Pressure to accept an assignment does not exist, as we don’t force therapists with Metropolitan Health Staffing Network to work anywhere or anytime. The most “pressure” experienced by a therapist will be “Were in a bind here, and could really use the help. Can you try this?” Most times, our therapists do try the opportunity, and are thankful they did!
If an assignment is not accepted, it does not negatively affect the therapist relationship with Metropolitan Health Staffing Network. For instance – a particular therapist waited approximately one year before accepting an assignment after completing the vetting process with us. Throughout that time, the relationship remained without pressure and dialogue was open ended. The result is a fantastic working relationship, and a true friend – as we have often talked about family, holiday gatherings, and more. The therapist has since completed a few assignments in which she has enjoyed providing excellent service.
If you are a Physical, Occupational, or Speech Therapist that has worked PRN opportunities, how does this differ from your experience? If you are a therapist considering PRN opportunities, how does the idea of being your own boss sound?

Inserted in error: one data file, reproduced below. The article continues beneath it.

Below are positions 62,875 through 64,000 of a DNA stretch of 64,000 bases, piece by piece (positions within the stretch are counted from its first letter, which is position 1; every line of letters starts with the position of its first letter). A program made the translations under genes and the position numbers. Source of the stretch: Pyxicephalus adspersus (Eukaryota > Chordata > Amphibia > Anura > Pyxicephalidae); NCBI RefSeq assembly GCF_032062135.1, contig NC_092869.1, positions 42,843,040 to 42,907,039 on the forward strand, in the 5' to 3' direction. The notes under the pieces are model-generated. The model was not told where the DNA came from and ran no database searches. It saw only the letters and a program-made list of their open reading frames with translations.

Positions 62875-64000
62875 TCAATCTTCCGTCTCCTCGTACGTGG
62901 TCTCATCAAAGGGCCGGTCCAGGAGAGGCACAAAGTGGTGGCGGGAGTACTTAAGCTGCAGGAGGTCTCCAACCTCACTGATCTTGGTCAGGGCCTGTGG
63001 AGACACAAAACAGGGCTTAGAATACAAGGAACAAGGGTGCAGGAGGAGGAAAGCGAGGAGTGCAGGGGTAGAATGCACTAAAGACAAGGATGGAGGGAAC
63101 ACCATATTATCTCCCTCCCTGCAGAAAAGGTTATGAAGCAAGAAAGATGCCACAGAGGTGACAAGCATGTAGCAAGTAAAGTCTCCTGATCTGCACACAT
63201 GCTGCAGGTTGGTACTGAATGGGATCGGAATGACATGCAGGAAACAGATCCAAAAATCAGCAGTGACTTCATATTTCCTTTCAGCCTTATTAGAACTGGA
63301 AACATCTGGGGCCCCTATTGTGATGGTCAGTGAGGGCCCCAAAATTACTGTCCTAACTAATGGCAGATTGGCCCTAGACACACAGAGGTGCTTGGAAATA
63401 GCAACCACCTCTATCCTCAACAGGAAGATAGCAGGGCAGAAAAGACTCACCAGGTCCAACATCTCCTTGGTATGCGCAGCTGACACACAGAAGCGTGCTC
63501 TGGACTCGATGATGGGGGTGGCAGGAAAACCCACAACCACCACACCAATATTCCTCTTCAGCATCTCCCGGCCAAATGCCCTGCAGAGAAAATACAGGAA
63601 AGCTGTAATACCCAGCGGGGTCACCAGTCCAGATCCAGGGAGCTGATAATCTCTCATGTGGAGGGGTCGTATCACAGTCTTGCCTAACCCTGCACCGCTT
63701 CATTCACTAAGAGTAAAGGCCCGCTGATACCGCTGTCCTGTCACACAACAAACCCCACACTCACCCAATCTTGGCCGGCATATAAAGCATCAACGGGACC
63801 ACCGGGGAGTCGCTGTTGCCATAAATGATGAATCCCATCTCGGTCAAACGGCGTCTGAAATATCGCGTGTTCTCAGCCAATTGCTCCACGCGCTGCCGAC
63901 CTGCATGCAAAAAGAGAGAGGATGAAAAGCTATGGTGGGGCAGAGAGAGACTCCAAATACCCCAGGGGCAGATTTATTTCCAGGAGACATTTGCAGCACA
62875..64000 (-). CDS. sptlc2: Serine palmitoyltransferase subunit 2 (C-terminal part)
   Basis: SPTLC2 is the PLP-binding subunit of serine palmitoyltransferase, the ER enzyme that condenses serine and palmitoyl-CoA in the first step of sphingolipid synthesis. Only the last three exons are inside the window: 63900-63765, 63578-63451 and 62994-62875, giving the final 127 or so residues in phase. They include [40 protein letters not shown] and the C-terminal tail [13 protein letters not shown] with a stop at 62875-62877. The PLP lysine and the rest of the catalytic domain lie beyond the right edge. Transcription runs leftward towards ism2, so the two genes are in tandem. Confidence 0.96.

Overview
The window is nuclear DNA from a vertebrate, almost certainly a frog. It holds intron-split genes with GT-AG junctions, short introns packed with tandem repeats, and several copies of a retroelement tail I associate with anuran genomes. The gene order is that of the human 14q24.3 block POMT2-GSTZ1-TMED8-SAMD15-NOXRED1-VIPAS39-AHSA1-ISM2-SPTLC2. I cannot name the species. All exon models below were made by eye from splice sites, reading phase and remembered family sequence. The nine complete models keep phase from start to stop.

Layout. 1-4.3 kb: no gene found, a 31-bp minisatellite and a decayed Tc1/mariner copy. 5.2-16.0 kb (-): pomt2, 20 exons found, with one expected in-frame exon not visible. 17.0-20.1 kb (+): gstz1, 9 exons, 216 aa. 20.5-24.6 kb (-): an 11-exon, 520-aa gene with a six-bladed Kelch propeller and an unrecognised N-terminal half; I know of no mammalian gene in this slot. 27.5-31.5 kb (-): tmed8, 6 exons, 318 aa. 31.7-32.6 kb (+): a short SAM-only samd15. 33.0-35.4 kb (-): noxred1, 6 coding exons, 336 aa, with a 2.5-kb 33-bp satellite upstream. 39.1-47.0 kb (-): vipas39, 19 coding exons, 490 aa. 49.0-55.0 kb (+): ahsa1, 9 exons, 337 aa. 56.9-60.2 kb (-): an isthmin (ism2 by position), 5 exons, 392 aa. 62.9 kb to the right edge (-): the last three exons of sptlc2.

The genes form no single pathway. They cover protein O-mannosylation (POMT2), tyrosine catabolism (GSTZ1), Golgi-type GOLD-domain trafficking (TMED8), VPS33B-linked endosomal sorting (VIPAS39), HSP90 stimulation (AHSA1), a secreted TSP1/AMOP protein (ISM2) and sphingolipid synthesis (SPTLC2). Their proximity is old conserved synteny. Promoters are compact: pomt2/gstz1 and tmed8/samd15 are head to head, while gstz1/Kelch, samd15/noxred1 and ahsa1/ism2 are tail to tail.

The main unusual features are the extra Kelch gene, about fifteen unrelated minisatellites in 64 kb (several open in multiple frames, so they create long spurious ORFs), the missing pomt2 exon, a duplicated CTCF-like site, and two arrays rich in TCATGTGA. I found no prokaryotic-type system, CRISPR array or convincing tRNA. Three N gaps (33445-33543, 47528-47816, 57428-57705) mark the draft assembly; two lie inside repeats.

Please post your comments – we love hearing what’s important to our readers!
I received a voice mail the other day from a therapist interested in opportunities through our network. The first question this person had was certainly not unique; in fact, it’s the first question that nearly everyone asks: “How much will I be paid?”
And knowing therapists like I do, I’d be willing to bet that those that don’t ask first about pay rates and benefits, they’re thinking it, and are just too darn nice to ask. And until now, we’ve been too darn stubborn to freely offer. So, here goes nothing!
Therapist: “How much will I be paid?”
Answer: “It depends.”
Now, understand that I’m not just trying to be vague, but those in the industry are aware that certain factors may dictate the answer. Here in Missouri, where we conduct the majority of our business, I can tell you what range that will be, but not until later.
First, let me explain how the hourly wage of a contract therapist truly does depend upon several factors:
- The location. Take Missouri, for example. If you’re in Kansas City or St. Louis, your hourly wage will be lower due to saturation. I promise.
- The setting. I think most would agree that home health has the highest salaries among therapists, but in the same breath, not all therapists enjoy the home health environment. Ironically, a close cousin to home health, outpatient rehabilitation is likely near the bottom of the scale, with the other physical therapy settings falling in between.
- Experience. An experienced physical therapist is obviously going to yield higher pay. In theory, they should be able to walk into most situations and function with little orientation. That doesn’t mean a recently graduated physical therapist can’t work as a contract or PRN therapist, but it likely means they would immediately make less than their more experienced peers in the field.